It’s been a while since the Appalachian natural gas market has looked this bullish. Outright cash prices at the Eastern Gas South hub are at multi-year highs. Regional storage inventories are sitting low, setting the stage for supply shortages and still higher prices this winter. But the potential for severe takeaway constraints and basis meltdowns are lurking, and by next year, they could become regular features of the market again like they were in the 2016-17 timeframe, or worse — at least in the spring and fall when Northeast demand is lowest. Regional gas production is still being affected by maintenance and has been somewhat volatile lately as a result, but it averaged 34.5 Bcf/d in June, just 300 MMcf/d shy of the December 2020 record. What’s more, at current forward curve prices, supply output could surpass previous highs by next spring and grow by ~ 5 Bcf/d (15%) by 2023. Outbound flows set their own record highs this spring, running at over 90% of takeaway capacity, and will head higher, which means that spare exit capacity for supply needing to leave the region is shrinking. The handful of planned takeaway expansions that remain are facing environmental pushback and permitting delays, and the few that are targeting completion in the next year may not be enough. Today, we provide the highlights of the latest forecast from our new NATGAS Appalachia report.
The U.S. Northeast has only been a year-round net gas supply region to the U.S. for about six years now, though it has been sending gas to other regions for longer than that on a seasonal basis. But for much of that time, Appalachian gas production was constrained and growth was wholly dependent on the next takeaway capacity expansion. As such, regional gas producers were vulnerable to severe price discounts whenever production growth outpaced capacity additions, and it wasn’t unusual to see outright prices devolve to a fall nadir below $1/MMBtu (dashed-red ovals in Figure 1). That changed in 2018, however. After a slew of expansion projects came online in the 2016-18 timeframe, producers had some running room for the first time in a long while. Capacity was finally outpacing supply leaving the region — as we discussed in our Dog Days Are Over blog series and Drill Down report — and basis (the local price vs. national benchmark Henry Hub) at Eastern Gas South (EGS; formerly Dominion South), Appalachia’s gas benchmark hub, strengthened.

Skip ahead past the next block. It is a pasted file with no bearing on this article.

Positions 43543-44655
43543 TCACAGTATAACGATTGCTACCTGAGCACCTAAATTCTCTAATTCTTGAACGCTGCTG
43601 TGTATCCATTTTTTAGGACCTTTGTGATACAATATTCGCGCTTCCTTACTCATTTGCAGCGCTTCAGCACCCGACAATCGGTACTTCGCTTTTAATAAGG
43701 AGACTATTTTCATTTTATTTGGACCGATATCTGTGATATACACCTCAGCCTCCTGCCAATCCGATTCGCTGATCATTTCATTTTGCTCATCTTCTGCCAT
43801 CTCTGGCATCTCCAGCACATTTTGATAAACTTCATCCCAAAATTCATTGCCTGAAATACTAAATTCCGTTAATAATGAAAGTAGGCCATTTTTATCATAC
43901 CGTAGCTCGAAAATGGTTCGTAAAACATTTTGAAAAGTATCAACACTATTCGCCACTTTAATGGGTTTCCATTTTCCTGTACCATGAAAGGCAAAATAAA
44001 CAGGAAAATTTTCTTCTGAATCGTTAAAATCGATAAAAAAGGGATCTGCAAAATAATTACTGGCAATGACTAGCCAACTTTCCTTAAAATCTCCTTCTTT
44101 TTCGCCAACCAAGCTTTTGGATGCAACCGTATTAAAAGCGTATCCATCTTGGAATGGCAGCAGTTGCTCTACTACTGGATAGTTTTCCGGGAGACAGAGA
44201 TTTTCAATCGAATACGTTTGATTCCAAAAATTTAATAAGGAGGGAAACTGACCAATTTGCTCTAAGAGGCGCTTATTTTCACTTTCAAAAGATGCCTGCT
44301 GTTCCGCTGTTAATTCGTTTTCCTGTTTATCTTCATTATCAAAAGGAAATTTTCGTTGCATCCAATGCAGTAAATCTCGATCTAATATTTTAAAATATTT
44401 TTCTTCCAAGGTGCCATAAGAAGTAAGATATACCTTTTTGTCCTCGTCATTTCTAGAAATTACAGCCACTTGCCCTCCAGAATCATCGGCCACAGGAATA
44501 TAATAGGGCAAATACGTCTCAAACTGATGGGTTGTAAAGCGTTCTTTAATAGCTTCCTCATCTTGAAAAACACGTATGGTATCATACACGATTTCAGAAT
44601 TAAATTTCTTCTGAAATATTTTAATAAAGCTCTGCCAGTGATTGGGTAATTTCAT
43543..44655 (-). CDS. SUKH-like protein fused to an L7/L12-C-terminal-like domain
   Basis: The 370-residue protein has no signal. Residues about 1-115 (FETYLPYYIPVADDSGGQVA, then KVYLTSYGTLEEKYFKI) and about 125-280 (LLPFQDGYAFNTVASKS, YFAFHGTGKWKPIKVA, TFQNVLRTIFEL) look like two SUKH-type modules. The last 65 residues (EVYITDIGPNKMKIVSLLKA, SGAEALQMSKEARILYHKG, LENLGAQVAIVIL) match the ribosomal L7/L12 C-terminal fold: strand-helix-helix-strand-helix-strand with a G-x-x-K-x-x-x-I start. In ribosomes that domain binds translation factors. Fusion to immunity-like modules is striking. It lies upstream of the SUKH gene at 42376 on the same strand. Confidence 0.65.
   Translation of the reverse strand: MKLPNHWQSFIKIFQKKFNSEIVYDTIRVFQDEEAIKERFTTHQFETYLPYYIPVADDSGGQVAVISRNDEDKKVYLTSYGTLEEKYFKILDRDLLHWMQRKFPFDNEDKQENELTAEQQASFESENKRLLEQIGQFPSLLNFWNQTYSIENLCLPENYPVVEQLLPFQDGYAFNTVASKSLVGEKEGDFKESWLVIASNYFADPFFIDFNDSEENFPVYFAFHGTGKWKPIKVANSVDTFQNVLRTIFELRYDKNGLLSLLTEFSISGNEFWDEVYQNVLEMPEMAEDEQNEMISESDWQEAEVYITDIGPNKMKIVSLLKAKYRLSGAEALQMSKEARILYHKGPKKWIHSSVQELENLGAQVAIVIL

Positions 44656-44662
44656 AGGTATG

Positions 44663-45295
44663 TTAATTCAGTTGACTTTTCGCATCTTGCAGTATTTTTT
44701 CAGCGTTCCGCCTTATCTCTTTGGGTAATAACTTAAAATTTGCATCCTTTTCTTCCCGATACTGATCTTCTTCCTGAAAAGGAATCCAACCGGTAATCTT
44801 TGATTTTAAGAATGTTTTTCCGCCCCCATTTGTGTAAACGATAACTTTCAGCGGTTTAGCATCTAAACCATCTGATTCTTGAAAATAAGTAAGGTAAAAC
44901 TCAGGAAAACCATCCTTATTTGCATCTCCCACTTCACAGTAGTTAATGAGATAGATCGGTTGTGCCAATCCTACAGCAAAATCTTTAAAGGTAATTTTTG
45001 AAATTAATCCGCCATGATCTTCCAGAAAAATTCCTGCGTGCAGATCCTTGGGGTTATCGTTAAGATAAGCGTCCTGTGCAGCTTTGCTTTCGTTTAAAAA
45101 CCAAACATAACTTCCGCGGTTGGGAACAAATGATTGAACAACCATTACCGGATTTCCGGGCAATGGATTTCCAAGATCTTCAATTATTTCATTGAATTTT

Regional gas producers didn’t catch much of a break, however. Gas-weighted producers, including in Appalachia, began tightening their belts and pulling back rigs in 2019 in response to overall bearish fundamentals for gas, an extended period of lower gas prices, and shrinking appetite for capital investment. Then came the COVID-19 pandemic and the resulting demand destruction, including LNG export demand. For Appalachian gas producers, that meant still more belt-tightening, laying down more rigs (and shifting the remaining rigs to more efficient, liquids-rich areas), and, as we discussed in Flick of the Switch, low price-driven shut-ins of existing production in the shoulder months to ride out the low pandemic prices. In spite of all that, according to pricing data from our friends at NGI, outright prices at EGS averaged just $1.40/MMBtu last year — the lowest annual average we’ve seen in the Shale Era for the hub — and they bottomed out at a single-day record low of $0.28/MMBtu on November 9, 2020 (dashed orange oval), back into the “danger zone.”
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